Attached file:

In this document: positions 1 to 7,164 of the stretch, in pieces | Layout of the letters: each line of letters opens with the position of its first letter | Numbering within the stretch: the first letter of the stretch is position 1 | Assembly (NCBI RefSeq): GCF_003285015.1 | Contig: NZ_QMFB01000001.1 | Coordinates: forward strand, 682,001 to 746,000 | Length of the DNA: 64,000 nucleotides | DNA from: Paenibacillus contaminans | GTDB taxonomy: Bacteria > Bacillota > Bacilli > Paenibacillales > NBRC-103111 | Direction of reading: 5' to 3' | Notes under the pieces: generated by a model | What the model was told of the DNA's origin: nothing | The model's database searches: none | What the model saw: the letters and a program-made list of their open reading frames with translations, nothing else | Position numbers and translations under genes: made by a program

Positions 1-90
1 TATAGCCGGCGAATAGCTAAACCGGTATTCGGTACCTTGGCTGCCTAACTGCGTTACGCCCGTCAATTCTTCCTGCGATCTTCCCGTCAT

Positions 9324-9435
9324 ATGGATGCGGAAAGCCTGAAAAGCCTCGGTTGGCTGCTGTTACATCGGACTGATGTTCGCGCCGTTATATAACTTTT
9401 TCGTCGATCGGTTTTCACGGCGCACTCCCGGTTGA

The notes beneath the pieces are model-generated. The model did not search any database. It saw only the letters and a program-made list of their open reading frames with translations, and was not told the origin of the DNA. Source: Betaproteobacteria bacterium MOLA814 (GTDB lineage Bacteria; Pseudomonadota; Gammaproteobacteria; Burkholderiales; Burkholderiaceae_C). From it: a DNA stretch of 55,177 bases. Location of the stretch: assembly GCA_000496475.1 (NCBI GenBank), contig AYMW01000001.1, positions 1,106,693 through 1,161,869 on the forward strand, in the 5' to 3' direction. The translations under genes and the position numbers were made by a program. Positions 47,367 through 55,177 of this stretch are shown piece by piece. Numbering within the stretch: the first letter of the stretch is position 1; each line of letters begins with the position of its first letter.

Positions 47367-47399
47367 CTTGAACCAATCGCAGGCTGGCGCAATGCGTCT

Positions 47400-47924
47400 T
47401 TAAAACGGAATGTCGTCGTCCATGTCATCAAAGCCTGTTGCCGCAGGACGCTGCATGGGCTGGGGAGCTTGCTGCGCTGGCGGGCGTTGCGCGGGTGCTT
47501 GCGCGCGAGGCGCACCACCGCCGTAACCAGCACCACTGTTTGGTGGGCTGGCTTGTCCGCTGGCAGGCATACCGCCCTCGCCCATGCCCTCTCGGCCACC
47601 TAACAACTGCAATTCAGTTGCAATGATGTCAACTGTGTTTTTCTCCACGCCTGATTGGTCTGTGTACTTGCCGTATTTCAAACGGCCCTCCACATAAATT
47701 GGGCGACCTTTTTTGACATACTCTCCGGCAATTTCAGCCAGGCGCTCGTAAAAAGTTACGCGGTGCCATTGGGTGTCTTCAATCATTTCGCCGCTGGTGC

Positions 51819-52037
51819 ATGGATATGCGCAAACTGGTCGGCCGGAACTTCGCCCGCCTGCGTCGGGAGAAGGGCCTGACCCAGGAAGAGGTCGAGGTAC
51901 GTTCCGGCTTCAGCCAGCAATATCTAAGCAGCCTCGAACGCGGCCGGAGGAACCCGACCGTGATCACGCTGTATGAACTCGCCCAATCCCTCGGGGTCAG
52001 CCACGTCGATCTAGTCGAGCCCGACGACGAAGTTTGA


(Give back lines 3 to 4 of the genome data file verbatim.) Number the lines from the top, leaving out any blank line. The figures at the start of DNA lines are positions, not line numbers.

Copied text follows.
1 TATAGCCGGCGAATAGCTAAACCGGTATTCGGTACCTTGGCTGCCTAACTGCGTTACGCCCGTCAATTCTTCCTGCGATCTTCCCGTCAT

Positions 9324-9435